A vivid depiction of the lives of a Scottish fur trader and his far-flung family on both sides of the Atlantic.
James Hargrave left an economically depressed Scotland in 1819, found work as a North West Company wintering clerk, and went on to survive the company's 1821 merger with the rival Hudson's Bay Company and subsequent downsizing to spend most of his forty years in the fur trade at York Factory on the desolate shores of Hudson Bay in the service of Governor George Simpson.
A prodigious letter writer, Hargrave saved drafts of his business and personal correspondence in letterbooks. He wrote to family and friends settled in Beauharnois County on the south shore of the St Lawrence and in the Tweed valley in Scotland, as well as to his future wife, Letitia Mactavish, and members of her fur-trading family in Argyllshire on Scotland's west coast. His letters document the experiences of a "lowland" Scottish family in North America, as well as happenings at the administrative centre of the Hudson's Bay Company fur trade. He expresses his views on religion, history, politics, and literature, describes his romantic attachments, and makes clear his attitudes towards the company's Native partners in the fur trade.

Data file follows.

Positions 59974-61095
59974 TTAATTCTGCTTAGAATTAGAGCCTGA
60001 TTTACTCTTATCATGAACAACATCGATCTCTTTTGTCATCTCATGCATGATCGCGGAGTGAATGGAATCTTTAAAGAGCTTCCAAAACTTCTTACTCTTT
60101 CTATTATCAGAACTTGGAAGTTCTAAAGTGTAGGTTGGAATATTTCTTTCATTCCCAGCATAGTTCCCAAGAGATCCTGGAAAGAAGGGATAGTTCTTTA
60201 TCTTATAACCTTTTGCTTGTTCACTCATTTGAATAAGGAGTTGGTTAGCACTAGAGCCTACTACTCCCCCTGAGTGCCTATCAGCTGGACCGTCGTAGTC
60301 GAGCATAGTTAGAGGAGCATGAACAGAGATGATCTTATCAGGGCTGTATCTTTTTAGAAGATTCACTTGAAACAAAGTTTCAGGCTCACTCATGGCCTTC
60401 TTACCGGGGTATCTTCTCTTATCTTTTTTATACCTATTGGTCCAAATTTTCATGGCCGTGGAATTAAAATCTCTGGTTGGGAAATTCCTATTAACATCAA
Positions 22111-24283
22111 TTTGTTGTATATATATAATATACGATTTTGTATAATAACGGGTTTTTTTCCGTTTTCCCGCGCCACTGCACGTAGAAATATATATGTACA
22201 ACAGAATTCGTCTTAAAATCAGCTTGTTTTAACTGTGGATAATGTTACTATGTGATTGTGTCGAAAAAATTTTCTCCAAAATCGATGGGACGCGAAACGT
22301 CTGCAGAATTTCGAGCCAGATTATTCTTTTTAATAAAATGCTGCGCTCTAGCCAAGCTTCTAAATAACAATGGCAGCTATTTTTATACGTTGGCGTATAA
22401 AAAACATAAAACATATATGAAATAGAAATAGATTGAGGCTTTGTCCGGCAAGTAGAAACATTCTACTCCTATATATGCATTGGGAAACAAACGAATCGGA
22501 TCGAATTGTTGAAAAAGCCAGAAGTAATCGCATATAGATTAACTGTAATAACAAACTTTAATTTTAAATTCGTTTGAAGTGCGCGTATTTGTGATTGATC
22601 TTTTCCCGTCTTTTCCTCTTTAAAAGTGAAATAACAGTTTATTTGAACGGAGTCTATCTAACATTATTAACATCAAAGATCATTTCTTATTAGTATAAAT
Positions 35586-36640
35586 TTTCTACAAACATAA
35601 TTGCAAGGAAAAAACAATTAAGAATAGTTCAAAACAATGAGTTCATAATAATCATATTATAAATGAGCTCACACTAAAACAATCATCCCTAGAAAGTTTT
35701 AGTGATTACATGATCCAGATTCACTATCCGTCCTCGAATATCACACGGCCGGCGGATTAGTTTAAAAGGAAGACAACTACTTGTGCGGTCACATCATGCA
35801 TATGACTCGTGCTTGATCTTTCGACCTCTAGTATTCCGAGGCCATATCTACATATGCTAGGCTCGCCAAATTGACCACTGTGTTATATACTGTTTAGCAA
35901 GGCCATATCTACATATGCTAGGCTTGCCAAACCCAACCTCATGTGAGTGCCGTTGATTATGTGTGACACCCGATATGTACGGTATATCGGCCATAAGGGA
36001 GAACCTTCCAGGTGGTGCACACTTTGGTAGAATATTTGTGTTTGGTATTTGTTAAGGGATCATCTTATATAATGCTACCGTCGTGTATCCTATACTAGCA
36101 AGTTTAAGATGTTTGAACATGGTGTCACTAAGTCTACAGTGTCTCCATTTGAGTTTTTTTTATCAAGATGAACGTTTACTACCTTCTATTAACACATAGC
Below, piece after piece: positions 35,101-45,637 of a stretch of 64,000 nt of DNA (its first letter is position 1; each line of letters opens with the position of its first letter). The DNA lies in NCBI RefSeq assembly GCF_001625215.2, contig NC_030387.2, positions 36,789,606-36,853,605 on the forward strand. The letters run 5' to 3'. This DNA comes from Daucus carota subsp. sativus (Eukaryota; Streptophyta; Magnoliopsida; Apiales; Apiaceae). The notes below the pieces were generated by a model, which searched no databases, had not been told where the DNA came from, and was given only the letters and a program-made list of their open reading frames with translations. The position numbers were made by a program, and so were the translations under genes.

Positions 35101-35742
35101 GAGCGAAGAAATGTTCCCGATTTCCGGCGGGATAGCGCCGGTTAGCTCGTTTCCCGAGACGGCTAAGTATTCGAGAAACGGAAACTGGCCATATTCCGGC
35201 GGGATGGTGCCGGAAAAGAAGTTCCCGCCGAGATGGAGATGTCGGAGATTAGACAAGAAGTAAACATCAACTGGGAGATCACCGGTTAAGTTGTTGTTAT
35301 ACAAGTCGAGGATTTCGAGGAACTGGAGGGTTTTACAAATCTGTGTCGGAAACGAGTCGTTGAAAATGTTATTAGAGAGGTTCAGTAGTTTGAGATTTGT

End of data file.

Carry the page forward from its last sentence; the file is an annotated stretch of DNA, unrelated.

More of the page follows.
Rich source material for readers interested in migration literature, social history, religious studies, women's studies, and the history of the fur trade, the letters collected here make a significant addition to two earlier volumes - The Letters of Letitia Hargrave, and The Hargrave Correspondence 1821-1843.